What is not yet clear is whether this will lead to longer term rethinking of, for example, the importance and policy priority given to the care economy. World War One was followed by an upsurge in women’s emancipation, whereas after World War Two, women were driven out of the workforce and back into the home. Which will it be this time?
Solidarity: The extraordinary mutual aid response and explosion of volunteering in many countries could be a turning point in many people’s relationship with their communities and with politics. Once the virus is defeated, some will probably morph into social movements, perhaps in the way that the civic action in response to Mexico’s 1985 earthquake sowed the seeds for new social movements that ultimately led to the overthrow of Mexico’s one party state.
Space as a Human Right: At a personal level, the sudden limitation/removal of public space through lockdown makes us acutely conscious of space as a public good. Will the crisis lead to new priority and attention being given to the right to space?
The Economist believes that ‘the world is in the early stages of a revolution in economic policymaking.’ Austerity has gone out the window; ‘whatever it takes’ is on the lips of the world’s leaders. It even sees a possible knock-on effect: ‘If central banks promised to fund the government during the coronavirus pandemic, they might ask, then why shouldn’t they also fund it to launch an expensive war against a foreign enemy or to invest in a Green New Deal?’
This may of course be wishful thinking – magic money trees abounded during the global financial crisis, but rapidly disappeared in the upsurge of austerity that followed.
The impact on low and middle income countries has received less media attention in the North. By 28th March, foreign investors had pulled $83bn out of emerging markets since the start of the crisis, the largest capital outflow ever recorded. Remittances from migrant workers – often a crucial lifeline that globally comes to four times the volume of aid – are also bound to fall.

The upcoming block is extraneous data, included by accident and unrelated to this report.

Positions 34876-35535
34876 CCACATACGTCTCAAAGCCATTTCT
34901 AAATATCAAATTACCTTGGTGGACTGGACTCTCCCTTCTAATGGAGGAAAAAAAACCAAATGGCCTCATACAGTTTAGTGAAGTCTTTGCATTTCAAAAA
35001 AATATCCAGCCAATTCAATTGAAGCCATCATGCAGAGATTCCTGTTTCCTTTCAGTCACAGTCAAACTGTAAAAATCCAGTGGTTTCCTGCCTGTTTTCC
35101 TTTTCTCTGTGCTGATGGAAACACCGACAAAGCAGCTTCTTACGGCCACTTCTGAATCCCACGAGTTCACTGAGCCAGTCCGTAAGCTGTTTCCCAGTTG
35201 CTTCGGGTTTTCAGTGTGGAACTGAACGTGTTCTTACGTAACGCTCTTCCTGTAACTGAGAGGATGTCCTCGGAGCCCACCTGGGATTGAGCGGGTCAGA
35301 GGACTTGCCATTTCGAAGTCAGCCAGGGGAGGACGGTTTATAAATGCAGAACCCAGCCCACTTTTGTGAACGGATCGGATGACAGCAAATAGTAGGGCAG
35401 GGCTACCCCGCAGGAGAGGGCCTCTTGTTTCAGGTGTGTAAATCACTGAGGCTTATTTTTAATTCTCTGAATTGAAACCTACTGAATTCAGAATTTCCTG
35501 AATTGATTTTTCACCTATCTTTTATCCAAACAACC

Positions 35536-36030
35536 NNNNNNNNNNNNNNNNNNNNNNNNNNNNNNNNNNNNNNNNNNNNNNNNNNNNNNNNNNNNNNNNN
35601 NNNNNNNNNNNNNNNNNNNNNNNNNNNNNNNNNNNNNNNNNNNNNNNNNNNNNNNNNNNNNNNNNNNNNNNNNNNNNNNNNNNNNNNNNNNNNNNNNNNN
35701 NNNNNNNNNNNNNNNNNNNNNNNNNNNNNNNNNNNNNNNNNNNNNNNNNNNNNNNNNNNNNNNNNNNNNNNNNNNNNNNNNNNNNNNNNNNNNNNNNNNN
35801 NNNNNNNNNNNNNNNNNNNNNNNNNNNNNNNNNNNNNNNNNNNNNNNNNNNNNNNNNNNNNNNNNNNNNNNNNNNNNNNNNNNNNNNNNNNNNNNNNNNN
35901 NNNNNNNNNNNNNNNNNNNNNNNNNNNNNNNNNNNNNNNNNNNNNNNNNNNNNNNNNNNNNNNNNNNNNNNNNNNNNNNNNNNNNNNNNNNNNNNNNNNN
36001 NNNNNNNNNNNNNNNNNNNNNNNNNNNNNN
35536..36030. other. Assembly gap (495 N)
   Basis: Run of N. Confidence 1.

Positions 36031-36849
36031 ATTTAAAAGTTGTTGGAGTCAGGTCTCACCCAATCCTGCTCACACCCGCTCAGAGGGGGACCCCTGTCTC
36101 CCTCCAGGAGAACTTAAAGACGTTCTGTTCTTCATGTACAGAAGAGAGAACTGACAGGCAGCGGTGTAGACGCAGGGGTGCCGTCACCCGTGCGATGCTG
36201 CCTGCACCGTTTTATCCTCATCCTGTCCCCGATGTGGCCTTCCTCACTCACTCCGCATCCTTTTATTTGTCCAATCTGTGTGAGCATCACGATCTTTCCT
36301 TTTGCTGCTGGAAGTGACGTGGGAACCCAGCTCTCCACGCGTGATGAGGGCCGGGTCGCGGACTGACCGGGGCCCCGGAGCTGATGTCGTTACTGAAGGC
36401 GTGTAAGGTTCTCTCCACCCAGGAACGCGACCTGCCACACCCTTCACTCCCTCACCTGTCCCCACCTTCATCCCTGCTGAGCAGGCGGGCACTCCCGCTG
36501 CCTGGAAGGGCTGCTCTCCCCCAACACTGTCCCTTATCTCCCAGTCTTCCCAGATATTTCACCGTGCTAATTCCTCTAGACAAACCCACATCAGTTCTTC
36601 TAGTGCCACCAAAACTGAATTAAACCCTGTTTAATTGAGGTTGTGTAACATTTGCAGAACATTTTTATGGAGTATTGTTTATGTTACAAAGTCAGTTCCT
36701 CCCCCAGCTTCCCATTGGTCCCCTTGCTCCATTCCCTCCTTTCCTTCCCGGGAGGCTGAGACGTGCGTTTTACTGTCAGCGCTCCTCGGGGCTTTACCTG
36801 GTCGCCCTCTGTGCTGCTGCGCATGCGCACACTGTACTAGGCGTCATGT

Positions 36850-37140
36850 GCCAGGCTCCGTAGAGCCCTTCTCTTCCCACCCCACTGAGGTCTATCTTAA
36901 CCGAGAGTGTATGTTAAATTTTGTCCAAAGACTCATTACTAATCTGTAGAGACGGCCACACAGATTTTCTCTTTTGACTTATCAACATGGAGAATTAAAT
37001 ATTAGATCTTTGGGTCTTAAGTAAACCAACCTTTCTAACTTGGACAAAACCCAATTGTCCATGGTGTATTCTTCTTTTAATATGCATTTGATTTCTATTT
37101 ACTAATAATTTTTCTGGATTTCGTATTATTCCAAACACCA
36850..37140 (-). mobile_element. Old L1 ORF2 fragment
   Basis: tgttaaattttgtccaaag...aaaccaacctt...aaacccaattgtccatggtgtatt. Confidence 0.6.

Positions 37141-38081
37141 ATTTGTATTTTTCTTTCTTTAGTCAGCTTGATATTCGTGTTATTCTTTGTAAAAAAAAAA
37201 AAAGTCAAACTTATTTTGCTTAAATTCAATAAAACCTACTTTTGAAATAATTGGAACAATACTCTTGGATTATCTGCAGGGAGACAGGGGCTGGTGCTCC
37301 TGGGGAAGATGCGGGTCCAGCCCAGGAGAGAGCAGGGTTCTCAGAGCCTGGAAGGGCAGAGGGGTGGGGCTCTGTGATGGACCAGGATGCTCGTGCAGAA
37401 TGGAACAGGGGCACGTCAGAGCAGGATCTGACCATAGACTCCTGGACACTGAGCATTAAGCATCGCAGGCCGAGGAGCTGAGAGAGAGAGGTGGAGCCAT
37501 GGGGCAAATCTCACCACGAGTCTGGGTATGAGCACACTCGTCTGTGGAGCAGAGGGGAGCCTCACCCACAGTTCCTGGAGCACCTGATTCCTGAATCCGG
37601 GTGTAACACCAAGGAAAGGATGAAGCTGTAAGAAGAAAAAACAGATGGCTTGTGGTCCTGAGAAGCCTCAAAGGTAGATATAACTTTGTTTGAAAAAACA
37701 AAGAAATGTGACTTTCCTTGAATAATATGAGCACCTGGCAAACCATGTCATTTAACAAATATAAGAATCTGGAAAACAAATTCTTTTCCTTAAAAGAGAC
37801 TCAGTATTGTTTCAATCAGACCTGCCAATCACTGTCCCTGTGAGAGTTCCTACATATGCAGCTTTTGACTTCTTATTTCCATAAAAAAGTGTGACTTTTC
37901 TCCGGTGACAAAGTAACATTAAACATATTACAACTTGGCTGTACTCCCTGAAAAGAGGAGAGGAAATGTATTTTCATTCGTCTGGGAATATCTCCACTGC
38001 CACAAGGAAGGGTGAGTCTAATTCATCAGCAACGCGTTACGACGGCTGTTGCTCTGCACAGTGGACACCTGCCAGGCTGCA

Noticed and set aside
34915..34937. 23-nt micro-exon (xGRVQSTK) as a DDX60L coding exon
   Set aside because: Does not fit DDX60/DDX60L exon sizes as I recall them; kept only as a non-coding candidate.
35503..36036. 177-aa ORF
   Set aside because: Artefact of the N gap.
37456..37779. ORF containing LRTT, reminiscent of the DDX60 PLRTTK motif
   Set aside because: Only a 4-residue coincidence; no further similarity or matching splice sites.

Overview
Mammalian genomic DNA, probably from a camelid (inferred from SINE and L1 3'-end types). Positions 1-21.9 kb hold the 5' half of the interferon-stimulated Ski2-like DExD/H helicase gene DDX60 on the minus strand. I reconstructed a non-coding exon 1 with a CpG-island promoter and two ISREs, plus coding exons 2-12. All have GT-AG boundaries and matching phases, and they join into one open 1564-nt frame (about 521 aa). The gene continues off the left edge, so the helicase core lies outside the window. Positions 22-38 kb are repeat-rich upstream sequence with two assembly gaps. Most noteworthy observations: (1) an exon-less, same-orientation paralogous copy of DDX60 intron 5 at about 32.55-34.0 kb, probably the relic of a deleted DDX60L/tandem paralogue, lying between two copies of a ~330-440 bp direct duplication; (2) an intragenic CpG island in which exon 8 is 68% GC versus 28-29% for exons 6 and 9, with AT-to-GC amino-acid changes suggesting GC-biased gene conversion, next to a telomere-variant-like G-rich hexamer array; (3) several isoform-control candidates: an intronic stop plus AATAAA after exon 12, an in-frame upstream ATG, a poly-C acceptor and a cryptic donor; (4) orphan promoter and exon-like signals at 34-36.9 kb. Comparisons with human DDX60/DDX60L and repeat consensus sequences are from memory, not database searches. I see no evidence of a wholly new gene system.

4. What does this mean for Aid?
Aid agencies will be forced to respond to what could become an extraordinary humanitarian situation – imagine the impact of Coronavirus running riot in overcrowded refugee camps with few facilities – and also to maintain work on existing priorities. Where will the money come from? A survey by the New Humanitarian concluded ‘attention and resources could shift away from some of the world’s most vulnerable populations even as COVID-19 presents a new threat to them.’
In the short and medium-term, there will be a desperate need for debt relief that by one estimate could free up $50bn over the next two years. In the longer term, development cooperation will have to play its part in ensuring that the post-COVID recovery ‘leaves no-one behind’, for example by addressing the generational damage caused by the lockdown of most of the world’s schools.
Advocacy around the pandemic is likely to follow a sequence:
- Advocacy bearing witness to the impact of the pandemic, especially on vulnerable/forgotten populations (eg shanty towns, prisons)
- Advocacy for particular policy responses, such as debt relief, or safety nets for those in the informal economy
- Advocacy to address the unintended negative consequences of the responses.